MassDevelopment: Blueprint for Economic Diversification

June 4, 2016

By: Alex Cooke, senior consultant, TIP Strategies

Salem Muster

Image credit: Salem Muster [Image 1 of 2], by 1SG Donald Veitch via DVIDS (Public Domain)

TIP recently completed an engagement for MassDevelopment, the Commonwealth of Massachusetts’s economic development and finance agency, to develop a Defense Industry Economic Diversification Study and Strategic Blueprint. MassDevelopment applied for and received a grant from the Department of Defense, Office of Economic Adjustment (OEA) to create the blueprint, which is designed to mitigate the potential impact of federal defense budget cuts and sequestration on the state and regional economy. Supporting TIP on this project was a consulting team consisting of UMass Donahue Institute’s Economic and Public Policy Research group, Chmura Economics & Analytics, and Business Development Advisors.

The planning process included stakeholder meetings with representatives of businesses, industry groups, agencies, and institutions throughout Massachusetts to gather ideas and expertise to inform the plan. Through these meetings, a number of specific initiatives were identified to assist defense-dependent businesses in diversifying and commercializing their products/technologies, providing skills training for employees, and improving their manufacturing processes and products.

To secure needed funding to launch the pilot initiatives and determine their effectiveness, MassDevelopment submitted implementation grant award requests to OEA before the blueprint was even completed. In all, MassDevelopment received over $3.6 million from OEA to fund five initiatives. These initiatives include assisting small manufacturers and R&D firms to commercialize their products and technologies and diversify their business portfolios, providing consulting services and technical assistance to small manufacturers, and helping defense-related firms export their products/services. The successful implementation of these and other initiatives proposed in the blueprint will serve to strengthen the Commonwealth’s defense sector and enable it to seize emerging opportunities, both commercial and defense related.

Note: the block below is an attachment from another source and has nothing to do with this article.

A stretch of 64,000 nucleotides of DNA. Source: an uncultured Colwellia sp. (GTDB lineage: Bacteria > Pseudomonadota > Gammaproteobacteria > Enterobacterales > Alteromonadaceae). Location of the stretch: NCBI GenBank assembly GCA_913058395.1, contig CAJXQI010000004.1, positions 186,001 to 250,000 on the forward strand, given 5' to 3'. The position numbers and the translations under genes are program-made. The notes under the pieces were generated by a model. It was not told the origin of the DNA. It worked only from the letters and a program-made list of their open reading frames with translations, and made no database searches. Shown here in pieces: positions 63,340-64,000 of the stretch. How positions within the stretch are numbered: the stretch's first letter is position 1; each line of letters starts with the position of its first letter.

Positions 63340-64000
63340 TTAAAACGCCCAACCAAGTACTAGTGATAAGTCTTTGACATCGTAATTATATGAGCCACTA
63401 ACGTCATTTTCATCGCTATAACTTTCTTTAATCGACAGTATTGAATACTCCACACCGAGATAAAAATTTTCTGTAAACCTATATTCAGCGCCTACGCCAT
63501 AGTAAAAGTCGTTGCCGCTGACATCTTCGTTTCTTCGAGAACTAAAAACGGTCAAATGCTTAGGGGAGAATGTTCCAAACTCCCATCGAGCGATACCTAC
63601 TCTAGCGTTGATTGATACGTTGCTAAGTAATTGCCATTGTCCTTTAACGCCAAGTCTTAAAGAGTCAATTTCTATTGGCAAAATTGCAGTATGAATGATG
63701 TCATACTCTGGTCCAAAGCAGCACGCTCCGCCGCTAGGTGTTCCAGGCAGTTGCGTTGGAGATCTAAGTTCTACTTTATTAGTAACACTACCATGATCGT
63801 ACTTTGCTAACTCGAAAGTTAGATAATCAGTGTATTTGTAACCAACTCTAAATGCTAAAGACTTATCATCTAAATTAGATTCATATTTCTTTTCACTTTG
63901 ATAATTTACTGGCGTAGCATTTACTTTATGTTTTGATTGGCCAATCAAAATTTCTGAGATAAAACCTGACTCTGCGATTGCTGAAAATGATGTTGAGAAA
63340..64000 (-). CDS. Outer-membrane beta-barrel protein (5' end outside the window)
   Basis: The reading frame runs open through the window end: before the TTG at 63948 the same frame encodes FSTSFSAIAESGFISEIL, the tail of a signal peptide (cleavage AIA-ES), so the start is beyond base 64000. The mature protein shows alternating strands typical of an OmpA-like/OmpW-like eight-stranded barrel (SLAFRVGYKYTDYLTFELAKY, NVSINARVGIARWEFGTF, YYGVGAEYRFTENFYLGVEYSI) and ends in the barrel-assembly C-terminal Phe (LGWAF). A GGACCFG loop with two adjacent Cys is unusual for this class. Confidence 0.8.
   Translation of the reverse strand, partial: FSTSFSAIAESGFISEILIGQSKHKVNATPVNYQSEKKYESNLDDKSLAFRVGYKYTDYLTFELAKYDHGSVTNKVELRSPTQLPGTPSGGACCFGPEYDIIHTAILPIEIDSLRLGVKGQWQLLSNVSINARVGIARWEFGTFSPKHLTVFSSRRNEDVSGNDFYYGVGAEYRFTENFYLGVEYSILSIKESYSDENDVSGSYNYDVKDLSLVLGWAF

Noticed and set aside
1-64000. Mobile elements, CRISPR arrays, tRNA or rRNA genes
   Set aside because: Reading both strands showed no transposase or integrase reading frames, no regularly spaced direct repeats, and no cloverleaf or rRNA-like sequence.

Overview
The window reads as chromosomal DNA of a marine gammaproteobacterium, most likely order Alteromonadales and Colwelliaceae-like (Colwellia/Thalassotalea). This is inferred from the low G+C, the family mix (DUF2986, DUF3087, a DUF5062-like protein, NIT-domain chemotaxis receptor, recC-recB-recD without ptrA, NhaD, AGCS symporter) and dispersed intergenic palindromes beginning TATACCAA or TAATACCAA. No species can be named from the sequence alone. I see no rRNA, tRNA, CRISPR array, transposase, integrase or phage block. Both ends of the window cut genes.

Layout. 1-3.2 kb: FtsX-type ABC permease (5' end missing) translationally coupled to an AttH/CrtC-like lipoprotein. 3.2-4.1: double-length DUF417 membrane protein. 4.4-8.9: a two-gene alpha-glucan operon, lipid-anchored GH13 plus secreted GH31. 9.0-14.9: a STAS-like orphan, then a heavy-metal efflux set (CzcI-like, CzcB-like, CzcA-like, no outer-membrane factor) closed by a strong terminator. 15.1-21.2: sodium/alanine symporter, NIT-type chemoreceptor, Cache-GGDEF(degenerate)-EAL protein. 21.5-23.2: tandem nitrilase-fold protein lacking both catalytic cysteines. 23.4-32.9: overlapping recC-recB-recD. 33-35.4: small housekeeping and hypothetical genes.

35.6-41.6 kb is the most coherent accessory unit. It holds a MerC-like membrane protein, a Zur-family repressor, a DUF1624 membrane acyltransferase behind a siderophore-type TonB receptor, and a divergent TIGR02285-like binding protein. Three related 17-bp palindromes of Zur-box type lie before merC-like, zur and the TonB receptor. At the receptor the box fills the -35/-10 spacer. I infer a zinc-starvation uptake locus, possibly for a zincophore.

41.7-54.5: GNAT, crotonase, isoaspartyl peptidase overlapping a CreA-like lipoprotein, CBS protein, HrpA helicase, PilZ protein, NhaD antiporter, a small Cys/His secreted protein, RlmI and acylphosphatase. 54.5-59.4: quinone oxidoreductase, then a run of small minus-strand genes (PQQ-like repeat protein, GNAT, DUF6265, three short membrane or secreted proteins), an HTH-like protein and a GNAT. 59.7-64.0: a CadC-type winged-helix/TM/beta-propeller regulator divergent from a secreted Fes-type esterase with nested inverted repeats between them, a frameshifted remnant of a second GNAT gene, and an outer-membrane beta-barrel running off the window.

Washington State: Planning for the Defense Sector’s Future

June 1, 2016

By: Ashton Allison, consultant, TIP Strategies
USS Abraham Lincoln Returns To Washington

USS Abraham Lincoln Returns to Washington [Image 2 of 2] by Seaman Jerine Lee via DVIDS (Public Domain)

In 2015, TIP Strategies was selected by the Washington Department of Commerce as the lead contractor for multiple phases of the state’s $4.3 million US Department of Defense, Office of Economic Adjustment (OEA) grant. The grant was awarded as part of OEA’s Defense Industry Adjustment program, which encompasses a range of planning activities designed to mitigate potential impacts of federal spending cuts on the defense sector.

The initial “Planning & Communication” phase of the grant focused on formalizing the Washington Military Alliance (WMA), a coalition of defense-related stakeholder organizations in the state. Completed in December 2015, this phase included the preparation of an organizational strategy and communications plan for the WMA, along with an inventory of stakeholders and assets. Our 2015 work for the Department of Commerce also included a review of an economic model of the state’s defense industry contracts prepared by a separate firm.